We headed to the home of NASCAR in the USA to sample the new Ford Mustang Dark Horse. Fittingly, and based on the seventh-generation Mustang, the brand’s new Dark Horse badge will also underpin Ford’s newest racing ambitions.
Ford Mustang V8 Dark Horse fast facts
- Price: TBC
- Engine: Coyote naturally aspirated V8
- Transmission: six-speed manual or 10-speed auto
- Power: 372 kW @ 7 250 r/min
- Torque: 567 N.m @ 4 900 r/min
- Driven wheels: rear
What are we driving?
The seventh generation of one of the best-selling sports coupés in the world. While the new Mustang isn’t necessarily as “all-new” as the press material suggests, Ford has nevertheless introduced small yet significant evolutionary changes to the outgoing car’s packaging to deliver an altogether more polished, better handling and more engaging modern Mustang – that’s likely to the last of its breed in terms of its purely petrol-powered propulsion.
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Available in both convertible and fastback, as well as with the brand’s 2,3-litre EcoBoost motor and the obligatory 5,0-litre V8, the Mustang is also still offered with a choice of six-speed manual or 10-speed automatic transmission. Something for everyone, then.
For the time being, a new Dark Horse derivative that for the first time introduces badging with a forward-facing horse tops the range.
Why is the new Ford Mustang Dark Horse significant?
While the new Mustang was launched to international media a few weeks ago, our first drive of the latest Pony car took place at the home of NASCAR in Charlotte, North Carolina. The reason for this chosen location is two-fold: While it afforded us the opportunity to drive the new flagship Dark Horse derivative around a section of the spectacular Charlotte Motor Speedway (including on the banked oval), this city is also home to both 100 per cent of current NASCAR teams, as well as the Ford Performance Technical Centre.
A facility that caters to each of this brand’s global racing programmes, including the forthcoming Dakar project, a tour of Ford Performance on the eve of our drive of the Mustang Dark Horse made it very clear that the new car exists to not only to continue its legacy among road-going enthusiasts but also for this brand to go racing with.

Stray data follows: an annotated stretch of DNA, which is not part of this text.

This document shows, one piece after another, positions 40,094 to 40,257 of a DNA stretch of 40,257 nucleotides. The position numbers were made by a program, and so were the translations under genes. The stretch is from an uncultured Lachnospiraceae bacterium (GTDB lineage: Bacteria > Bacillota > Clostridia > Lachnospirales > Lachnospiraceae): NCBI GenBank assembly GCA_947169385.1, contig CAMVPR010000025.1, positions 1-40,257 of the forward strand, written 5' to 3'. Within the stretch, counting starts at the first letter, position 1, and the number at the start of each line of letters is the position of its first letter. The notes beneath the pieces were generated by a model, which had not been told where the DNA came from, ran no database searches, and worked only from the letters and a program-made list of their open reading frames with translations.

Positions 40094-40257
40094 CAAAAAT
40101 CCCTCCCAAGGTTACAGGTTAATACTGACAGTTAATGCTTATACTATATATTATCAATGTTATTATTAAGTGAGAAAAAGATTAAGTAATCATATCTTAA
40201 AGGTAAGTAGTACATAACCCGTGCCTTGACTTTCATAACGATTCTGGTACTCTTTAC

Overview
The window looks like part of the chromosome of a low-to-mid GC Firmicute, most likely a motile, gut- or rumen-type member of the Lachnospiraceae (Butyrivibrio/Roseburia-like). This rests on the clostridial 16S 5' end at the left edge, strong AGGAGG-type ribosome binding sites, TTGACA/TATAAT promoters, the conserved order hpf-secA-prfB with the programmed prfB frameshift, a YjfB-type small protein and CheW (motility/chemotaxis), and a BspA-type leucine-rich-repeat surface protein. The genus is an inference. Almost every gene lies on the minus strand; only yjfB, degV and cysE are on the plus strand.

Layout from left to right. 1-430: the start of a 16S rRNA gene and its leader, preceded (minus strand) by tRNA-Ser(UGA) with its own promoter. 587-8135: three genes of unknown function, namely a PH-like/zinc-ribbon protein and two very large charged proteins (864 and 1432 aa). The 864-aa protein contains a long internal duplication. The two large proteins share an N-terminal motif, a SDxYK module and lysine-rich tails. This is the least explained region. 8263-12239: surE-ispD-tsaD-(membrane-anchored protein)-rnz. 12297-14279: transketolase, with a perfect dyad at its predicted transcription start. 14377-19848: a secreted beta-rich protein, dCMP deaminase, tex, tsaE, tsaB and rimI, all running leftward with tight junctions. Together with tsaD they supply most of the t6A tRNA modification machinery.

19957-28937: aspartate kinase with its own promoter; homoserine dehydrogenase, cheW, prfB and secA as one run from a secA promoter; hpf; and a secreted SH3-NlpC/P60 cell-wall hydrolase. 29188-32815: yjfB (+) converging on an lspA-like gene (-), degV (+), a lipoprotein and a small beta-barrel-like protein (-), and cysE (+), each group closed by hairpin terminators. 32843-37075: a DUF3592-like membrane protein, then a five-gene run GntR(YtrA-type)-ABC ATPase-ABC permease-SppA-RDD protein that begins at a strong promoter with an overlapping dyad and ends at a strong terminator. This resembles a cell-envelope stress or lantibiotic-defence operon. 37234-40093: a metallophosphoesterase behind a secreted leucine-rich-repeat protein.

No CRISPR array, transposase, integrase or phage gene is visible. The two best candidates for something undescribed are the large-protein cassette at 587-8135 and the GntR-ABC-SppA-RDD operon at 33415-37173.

The seventh-generation Mustang will underpin as many as six new racing car programmes, including GT3 (Le Mans), GT4, NASCAR, Australian Supercars and a US-based Dark Horse R customer racing series.
Read more here: Ford’s Dark Horse R is a Bonkers Track Only Mustang
What’s new on the Mustang Dark Horse?
Based on the same platform as the outgoing car, highlights of the new Mustang include an altogether more aggressive stance, including a deeper-set headlamp cluster that seems to peer out from below the car’s extended bonnet brow. My favourite design element of the new car, in the context of our US-based launch route, I would suggest that Ford’s design team was inspired by the suitably menacing look of the current Dodge Challenger package – this car’s dual, ring-shaped LED driving lights impossible to miss in the traffic.
The most significant change to the Mustang package sees the adoption of digital instrumentation that replaces the analogue clusters that we have become used to through six generations in 58 years. Highly customisable, including the ability to call upon some of the layouts from cars of yesteryear, this display moulds seamlessly with a 13,2-inch infotainment touchscreen that hosts the brand’s newest Sync4 operating system.